She finished her degree and we visualized the perfect cottage in Sonoma, after scoping out about six towns in the country. We wanted to grow. We wanted out of Berkeley. We found Sonoma, with it's 10,000 population, and nine acre plaza and only an hour from the bay area.

And we "manifested" the white cottage, on land, with oak trees on one side, a meadow in front, a creek on the side, only seasonal, but still, 4 months of gurgle gurgle is pretty grand. And not visualized, but cool, a quarter mile driveway lined with walnut trees and olive trees.

Heaven, and we gardened, heaven and a strange thing happened in paradise.

We fought.
Ah, what did we argue about?
Who knows?

And here, let me clue you in to the generic argument:

Person A:  "I'm right and you're wrong."

Person B:  "No. You have it backwards, I'm right and you're wrong."

Person A: "No. You have it backwards, I'm right and you're wrong."

forever and eve, louder and louder with the context hardly mattering and EVER so important.

Anyway, we argued, and then at the end I DO know what we argue about.

I was right and she was wrong to be spending so much time with Tom.

Here's a hint, on how to make jealousy a self-fulfilling prophecy: spend a lot of time hassling the person for liking someone else.

So we argue and the choice for her got clearer and clearer:
Stick around me and be argued with that she's wrong.

Hang around and be charmed by a man with an English accent who thinks she's the brightest rose in the morning dew.

And so she chose.

And I'm alone.

And I have my paper and pen, and it's time to write my way out of suffering.


Let's see.

Judge the one you are blaming from your suffering: And write it down.

"She should love me more."

Ask four questions.


Hell yeah. I'm suffering. She should love me more and stick around. ( Ha! Selfish malarky, but the answers have to be honest)

As, in the Universe needs this to function. As in, I can be absolutely certain that for her life and my life and blah blah blah, she should "love me more," whatever that means.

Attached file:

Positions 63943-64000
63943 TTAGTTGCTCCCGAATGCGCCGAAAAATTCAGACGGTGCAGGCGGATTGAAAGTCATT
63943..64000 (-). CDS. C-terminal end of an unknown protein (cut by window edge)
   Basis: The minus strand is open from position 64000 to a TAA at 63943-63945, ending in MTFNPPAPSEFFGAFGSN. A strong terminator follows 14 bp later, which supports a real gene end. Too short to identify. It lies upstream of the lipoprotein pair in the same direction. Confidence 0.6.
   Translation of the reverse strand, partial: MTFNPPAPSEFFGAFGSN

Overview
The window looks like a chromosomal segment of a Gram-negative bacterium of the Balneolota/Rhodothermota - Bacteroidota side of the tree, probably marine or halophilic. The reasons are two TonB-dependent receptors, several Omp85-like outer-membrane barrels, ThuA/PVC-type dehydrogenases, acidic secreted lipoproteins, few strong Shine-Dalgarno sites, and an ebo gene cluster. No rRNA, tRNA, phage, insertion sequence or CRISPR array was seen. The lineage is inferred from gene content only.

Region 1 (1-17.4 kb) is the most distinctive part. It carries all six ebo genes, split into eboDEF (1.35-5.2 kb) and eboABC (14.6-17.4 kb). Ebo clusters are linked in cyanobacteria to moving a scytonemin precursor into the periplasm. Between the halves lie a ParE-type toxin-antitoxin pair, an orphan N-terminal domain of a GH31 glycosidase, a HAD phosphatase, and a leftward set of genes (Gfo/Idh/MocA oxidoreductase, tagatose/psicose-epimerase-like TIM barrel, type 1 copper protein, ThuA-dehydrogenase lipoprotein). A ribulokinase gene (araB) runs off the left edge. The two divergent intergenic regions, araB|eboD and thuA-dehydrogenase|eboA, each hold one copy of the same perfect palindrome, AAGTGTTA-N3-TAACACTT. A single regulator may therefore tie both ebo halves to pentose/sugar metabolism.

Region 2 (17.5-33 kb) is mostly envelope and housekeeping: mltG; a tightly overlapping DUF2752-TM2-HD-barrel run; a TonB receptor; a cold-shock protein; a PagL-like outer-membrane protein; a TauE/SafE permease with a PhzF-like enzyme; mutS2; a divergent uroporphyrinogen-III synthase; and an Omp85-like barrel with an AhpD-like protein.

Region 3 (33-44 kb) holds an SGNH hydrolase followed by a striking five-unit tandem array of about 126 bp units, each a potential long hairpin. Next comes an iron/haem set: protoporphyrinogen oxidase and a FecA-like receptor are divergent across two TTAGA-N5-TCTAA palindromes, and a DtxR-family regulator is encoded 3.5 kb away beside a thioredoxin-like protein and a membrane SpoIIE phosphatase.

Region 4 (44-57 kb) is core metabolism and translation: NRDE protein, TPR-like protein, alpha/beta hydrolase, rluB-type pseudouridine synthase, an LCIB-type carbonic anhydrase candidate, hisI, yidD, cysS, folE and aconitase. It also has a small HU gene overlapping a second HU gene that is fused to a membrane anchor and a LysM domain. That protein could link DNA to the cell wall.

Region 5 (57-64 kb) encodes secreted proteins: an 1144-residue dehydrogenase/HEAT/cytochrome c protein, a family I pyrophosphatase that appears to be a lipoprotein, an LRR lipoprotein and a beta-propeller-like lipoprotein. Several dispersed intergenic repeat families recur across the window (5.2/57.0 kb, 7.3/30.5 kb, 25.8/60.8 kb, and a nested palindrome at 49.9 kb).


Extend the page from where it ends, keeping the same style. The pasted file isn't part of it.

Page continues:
And the answer, sigh, is no.

Hell no.

Which means, darn, the statement, "She should love me more," is a thought, and opinion, and like most thoughts and opinions, is not true.


Question Three:

Wow. Well, that's pretty clear. Miserable. Sad. Angry. Bitter. Betrayed. Poor me. Victim.
On and on.

And that's the kicker:  It's the thought setting me up for all this. Not her.

How do I know?

Question Four:

And, I'm just me, here now. Or me, there then, in a garden, in a beautiful town, alive, seeing the skies and the trees and without the thought:  no suffering.

Can it be that easy?


But wait, there's more:
Judge your neighbor.
Write it down.
Ask four questions.
Turn it around.

The turn around is to eat your own medicine,
You should listen to me more becomes:
I should listen to YOU more.
I should listen to ME more.

You should appreciate me more, becomes
I should appreciate YOU more
I should appreciate ME more.

So, with Tom's new gal, my new X:

"She should love me more,"
I should love HER more.
I should love ME more.

Yeah, okay. I write that, think that , and then ZAP.


 I still do love her, and most of my suffering had been from stopping that love, and when I do the turn around and "love her more," what do I want:

I want her to be happy.

And she is happy.
With Tom.

Great. Loving her more means wanting her to have what she wants.

She wants Tom.
I can love her and be happy she has what she wants.

This isn't theory. This is almost teary,
teary eyed relief and how good the world has suddenly become: someone I love is getting what they want.

And loving me more?